Displaying posts filed under

Chin Na

Jun
5
2016

Practical Qin Na: Second volume arrives

We’ve just received the second volume in Zhao Da Yuan’s big series on Qin Na (Chin Na). This new text reveals dead-hand training, live-hand loops, counters, and even anti-weapon work. An entire curriculum on Qin Na; not just a few moves as so many others do it. This valuable multi-volume set is projected for at […]

Jan
19
2016

Restock: A few favorites return

We are always adding new titles to our Chinese book section, but every once in a while we are happy to see some old friends cycle back through. Our most recent shipments have landed limited quantities of those below (and more to come!)   Bajiquan Illustrated: A gem of a book with photos of GM […]

Jan
3
2016

Practical Qin Na: An Expanded Version of Zhao’s Reputable Text

Here at Plum we hold a special place in our hearts for Chin Na (Qin Na) and its exceptional methods of practical usage that can be applied in any style. Although there are several worthy texts on the subject, the one we have always recommended above all others is Tim Cartmell’s translation of Practical Chin […]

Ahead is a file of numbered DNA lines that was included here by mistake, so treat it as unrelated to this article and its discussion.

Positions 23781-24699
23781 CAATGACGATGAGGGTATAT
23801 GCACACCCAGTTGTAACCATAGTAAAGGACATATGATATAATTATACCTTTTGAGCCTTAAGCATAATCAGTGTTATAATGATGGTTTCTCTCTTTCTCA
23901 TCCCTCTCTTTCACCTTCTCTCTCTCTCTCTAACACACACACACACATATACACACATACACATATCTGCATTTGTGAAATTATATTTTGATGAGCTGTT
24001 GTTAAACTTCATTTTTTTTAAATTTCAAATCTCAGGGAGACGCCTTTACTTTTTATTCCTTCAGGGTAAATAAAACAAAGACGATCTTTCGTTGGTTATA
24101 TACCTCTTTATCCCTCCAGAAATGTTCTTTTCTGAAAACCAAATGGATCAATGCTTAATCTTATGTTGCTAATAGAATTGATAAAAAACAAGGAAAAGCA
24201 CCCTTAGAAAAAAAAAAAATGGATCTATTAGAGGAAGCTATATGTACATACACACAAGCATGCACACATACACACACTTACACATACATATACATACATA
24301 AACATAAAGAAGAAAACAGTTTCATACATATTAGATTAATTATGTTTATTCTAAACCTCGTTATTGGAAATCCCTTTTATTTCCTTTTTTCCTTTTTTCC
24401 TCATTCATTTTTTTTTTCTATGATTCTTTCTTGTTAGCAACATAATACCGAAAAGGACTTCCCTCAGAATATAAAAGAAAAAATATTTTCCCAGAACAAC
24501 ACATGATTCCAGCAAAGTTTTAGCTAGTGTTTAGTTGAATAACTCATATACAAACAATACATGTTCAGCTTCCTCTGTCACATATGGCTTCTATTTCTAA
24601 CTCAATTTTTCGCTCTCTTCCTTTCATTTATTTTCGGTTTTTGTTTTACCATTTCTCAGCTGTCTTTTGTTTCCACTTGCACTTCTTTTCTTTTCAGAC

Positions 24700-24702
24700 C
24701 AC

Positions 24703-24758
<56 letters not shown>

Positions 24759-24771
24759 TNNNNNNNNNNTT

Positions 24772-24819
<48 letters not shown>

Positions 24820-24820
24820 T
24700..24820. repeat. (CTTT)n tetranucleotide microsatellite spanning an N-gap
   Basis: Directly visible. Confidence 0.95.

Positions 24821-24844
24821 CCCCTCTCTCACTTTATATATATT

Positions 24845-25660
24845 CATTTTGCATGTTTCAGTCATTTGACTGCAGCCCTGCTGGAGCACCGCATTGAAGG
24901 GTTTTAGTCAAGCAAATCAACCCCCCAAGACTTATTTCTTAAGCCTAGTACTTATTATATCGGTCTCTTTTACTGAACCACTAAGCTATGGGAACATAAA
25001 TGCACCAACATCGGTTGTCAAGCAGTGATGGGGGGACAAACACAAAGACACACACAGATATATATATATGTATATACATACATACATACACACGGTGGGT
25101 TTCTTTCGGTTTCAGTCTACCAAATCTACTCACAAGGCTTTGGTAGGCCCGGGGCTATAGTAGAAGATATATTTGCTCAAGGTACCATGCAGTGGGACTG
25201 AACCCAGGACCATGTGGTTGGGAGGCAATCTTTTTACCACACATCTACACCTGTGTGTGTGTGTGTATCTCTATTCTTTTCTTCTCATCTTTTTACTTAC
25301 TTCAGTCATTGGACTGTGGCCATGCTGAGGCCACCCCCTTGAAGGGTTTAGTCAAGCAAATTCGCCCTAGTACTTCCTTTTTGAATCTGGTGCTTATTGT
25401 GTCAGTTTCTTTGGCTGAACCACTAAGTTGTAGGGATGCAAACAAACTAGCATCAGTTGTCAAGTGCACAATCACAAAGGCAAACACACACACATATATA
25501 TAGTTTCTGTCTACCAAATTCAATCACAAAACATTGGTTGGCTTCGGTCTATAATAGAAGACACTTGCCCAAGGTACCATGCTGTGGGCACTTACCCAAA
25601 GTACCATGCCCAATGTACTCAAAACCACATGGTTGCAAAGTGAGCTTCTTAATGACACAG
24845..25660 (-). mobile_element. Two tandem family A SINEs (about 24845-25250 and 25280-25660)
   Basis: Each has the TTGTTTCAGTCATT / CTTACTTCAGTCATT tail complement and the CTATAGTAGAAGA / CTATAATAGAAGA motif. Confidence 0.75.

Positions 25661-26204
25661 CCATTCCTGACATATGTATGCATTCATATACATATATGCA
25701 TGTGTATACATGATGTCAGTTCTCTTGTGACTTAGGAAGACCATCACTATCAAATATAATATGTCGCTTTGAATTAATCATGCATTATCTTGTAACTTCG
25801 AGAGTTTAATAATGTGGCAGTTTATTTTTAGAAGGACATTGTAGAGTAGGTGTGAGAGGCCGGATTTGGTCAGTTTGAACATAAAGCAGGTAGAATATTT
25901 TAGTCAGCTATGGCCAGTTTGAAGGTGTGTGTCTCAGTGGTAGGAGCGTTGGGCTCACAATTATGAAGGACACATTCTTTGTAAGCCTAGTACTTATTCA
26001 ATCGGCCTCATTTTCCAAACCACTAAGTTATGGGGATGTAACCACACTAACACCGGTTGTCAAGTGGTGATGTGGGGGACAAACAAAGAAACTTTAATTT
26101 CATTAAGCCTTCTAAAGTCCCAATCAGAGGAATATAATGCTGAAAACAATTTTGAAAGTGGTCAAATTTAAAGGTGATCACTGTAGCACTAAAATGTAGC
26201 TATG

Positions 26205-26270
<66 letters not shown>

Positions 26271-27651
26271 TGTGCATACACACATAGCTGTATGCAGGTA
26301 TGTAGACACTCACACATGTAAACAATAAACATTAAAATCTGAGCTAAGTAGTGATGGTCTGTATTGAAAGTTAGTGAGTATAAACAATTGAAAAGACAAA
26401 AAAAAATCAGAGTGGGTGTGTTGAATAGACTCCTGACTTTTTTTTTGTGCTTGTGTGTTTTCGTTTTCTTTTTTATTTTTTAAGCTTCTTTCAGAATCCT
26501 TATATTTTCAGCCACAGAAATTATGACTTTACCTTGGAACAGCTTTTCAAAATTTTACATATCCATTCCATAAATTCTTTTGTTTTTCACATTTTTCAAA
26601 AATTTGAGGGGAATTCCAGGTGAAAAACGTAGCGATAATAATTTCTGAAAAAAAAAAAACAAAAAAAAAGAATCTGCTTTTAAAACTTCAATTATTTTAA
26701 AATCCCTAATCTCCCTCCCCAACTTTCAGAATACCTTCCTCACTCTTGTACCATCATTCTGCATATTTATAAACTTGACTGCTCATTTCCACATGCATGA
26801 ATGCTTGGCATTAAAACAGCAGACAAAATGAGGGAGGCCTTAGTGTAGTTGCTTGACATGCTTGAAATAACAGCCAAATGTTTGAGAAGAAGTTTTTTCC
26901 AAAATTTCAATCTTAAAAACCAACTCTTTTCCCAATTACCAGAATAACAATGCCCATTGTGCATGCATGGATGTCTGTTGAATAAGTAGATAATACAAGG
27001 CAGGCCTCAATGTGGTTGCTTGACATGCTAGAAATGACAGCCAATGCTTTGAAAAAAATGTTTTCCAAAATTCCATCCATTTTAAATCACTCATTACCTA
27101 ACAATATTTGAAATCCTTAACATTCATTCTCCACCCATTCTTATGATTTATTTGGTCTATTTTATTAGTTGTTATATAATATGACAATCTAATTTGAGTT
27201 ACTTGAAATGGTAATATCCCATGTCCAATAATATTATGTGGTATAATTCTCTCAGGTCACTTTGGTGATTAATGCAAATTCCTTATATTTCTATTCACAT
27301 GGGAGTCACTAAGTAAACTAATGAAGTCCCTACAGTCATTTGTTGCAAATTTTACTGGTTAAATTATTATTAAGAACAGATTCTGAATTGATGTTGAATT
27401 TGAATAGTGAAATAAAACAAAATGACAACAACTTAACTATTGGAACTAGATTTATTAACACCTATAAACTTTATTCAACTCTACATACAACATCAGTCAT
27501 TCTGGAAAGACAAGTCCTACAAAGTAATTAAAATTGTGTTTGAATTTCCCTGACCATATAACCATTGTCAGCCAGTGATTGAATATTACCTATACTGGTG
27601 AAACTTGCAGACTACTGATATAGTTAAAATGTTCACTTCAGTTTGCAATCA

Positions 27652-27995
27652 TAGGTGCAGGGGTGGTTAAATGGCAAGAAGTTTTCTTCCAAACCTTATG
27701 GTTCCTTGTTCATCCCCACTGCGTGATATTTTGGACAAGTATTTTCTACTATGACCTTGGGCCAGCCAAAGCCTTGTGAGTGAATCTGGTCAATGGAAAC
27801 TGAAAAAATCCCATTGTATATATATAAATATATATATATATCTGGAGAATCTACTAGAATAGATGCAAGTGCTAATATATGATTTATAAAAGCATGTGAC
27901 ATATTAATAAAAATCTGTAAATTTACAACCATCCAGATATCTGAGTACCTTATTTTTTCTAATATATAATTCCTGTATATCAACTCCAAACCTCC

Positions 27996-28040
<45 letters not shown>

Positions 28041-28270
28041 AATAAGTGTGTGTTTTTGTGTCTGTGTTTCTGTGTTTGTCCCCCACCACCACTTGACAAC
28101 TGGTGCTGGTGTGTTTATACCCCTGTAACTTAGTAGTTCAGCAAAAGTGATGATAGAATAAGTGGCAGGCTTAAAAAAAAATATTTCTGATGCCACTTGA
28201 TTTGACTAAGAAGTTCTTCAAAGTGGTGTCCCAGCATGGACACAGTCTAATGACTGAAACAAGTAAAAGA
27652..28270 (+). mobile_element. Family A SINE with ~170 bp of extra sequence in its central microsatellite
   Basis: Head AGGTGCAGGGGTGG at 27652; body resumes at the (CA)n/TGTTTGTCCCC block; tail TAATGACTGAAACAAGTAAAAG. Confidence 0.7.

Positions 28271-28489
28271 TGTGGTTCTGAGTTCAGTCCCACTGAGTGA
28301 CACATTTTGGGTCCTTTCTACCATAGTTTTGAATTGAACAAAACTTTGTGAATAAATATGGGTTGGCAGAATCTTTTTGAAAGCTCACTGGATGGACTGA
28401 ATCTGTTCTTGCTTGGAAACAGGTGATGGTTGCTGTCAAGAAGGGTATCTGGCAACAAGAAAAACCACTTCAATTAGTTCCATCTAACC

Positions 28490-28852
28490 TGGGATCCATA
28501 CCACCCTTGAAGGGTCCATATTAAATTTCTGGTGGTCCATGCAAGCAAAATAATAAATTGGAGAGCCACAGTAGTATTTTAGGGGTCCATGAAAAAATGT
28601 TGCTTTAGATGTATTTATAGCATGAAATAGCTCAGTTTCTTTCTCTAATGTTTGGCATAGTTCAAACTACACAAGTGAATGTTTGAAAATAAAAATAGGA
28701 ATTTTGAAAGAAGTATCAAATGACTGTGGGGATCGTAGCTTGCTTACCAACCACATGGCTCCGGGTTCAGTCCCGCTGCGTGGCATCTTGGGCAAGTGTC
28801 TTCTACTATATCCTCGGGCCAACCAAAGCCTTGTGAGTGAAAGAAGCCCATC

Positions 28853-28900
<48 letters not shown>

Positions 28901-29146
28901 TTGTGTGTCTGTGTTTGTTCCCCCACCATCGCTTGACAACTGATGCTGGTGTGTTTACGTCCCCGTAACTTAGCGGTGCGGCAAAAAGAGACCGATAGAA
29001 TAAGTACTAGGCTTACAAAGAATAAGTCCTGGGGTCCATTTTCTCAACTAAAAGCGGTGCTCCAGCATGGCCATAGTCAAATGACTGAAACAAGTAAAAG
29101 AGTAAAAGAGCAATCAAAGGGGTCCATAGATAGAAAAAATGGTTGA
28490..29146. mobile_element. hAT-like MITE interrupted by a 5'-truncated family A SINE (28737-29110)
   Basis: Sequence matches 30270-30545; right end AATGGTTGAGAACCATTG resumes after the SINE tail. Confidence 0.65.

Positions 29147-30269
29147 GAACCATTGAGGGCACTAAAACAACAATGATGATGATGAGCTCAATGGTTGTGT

Dec
27
2013

Glance: Are there really Effortless Combat Throws?

Here’s a quick look-see and video review of Tim Cartmell’s book, “Effortless Combat Throws,” an excellent companion to his DVD of the same name. We hope people are enjoying these quick, informal reviews and getting a chance to look inside and become more familiar with these books. ECT is a fine example of a teaching […]

Feb
28
2012

New Views: Joanna Zorya and Zhu BaoZhen Bagua

Here are a couple of site-local videos we just put up. These are previews of our different products. With all the styles we show this make take a while… Some of Joanna Zorya’s work and the bagua of Zhu BaoZhen. Hope you like them.

Sep
11
2011

The Many Faces of Chin Na

Chin Na is not a style with a single face. Over centuries of necessity, it has actually developed many different profiles. Because there are only so many ways to bend joints wrong the differences in styles such as Japanese versus Chinese is actually less significant than the different ways in which Chin Na is used. Let’s look at these differences.